Take Two Minutes To Help Reduce Flooding in San Jacinto Watershed

The Lake Houston Area Grassroots Flood Prevention Initiative needs your help. The group’s four-year effort to establish best management practices (BMPs) for sand mines in the San Jacinto River basin is drawing to a close. But one of the rules needs strengthening. Leave a public comment to that effect on the TCEQ website. It should only take two minutes.

Background: Proposed Rule is No Rule At All

Here’s the concern:

311.103 General Requirements (c) Pre-mining, Mining, and Post-Mining states: “If a BMP is infeasible, the operator shall use an alternative equivalent BMP and maintain documentation of the reason onsite.  The following considerations may be used to determine if a BMP is infeasible (financial considerations; health and safety concerns; local restrictions or codes; site soils; slope; available area; precipitation pattern; site geometry; site vegetation; infiltration capacity; geotechnical factors; depth to groundwater; and other similar considerations).

Allowing twelve (+ an infinite) number of reasons to avoid implementation of BMPs provides so much latitude as to make this rule useless for community protection.

Operators need only retain documentation of their “reason” onsite for not complying, without first getting approval for substituting BMPs.

The Lake Houston Area Grassroots Flood Prevention Initiative recommends that this rule be changed to include mandatory approval by the TCEQ for any variance from standard BMPs. The group also recommends the TCEQ make approved changes available for public inspection on its website.

Leave Public Comment Before Midnight Tuesday

If you agree, please go to the following link:  https://www6.tceq.texas.gov/rules/ecomments/ and register your concern. Use your own words or feel free to cut and paste the information in red below – before Tuesday, July 27th at midnight.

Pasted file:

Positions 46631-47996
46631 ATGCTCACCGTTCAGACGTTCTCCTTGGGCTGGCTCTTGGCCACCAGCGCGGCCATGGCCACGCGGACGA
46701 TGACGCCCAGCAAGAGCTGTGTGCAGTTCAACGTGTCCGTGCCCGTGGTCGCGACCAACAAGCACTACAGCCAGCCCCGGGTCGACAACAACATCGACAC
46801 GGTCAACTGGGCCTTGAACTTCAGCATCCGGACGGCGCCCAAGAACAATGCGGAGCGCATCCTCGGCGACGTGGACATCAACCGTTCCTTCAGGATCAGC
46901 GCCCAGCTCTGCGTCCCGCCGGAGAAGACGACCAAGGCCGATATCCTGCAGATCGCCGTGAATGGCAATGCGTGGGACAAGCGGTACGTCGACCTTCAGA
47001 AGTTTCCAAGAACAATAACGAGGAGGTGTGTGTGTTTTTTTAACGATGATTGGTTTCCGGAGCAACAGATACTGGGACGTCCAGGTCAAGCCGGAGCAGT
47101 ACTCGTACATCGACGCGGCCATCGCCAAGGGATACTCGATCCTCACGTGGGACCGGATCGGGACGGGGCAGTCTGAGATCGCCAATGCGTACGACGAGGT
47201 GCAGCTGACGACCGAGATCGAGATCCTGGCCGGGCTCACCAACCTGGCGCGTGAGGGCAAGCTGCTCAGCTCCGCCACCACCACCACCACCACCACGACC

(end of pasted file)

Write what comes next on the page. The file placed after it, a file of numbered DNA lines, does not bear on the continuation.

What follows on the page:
I am concerned about 311.103 General Requirements (c) Pre-Mining, Mining and Post-Mining. It gives sand mine operators free license to ignore BMPs for a virtually infinite number of reasons. No approval by the TCEQ is necessary. All operators need to do is keep a note in a file onsite.

There are always those who will bend the rules for their convenience or financial gain at the expense of protecting the community.

Therefore, I urge you to change the wording in this rule so that variation from the BMPs requires approval by the TCEQ. I also urge you to publish any variations on your website for public inspection.

Hurricane Harvey showed us the dangers of sediment blockages in the San Jacinto River. Federal, State and Local Governments are spending $222 million to remove them.

Sand Island was deposited during Harvey. It is gone now…but at great expense. The Army Corps said it blocked the San Jacinto West Fork by 90%.

To reduce such blockages in the future – and their associated risk of flooding – the Lake Houston Area Grassroots Flood Prevention Initiative has been working on your behalf since Harvey to get to this point. Please take two minutes to protect four years worth of effort. Take action now.

You can read the complete text of proposed BMPs here.

And you can read all of the proposed rules governing their implementation here.

Posted by Bob Rehak on 7/25/21

1426 Days after Hurricane Harvey

The thoughts expressed in this post represent opinions on matters of public concern and safety. They are protected by the First Amendment of the US Constitution and the Anti-SLAPP Statute of the Great State of Texas.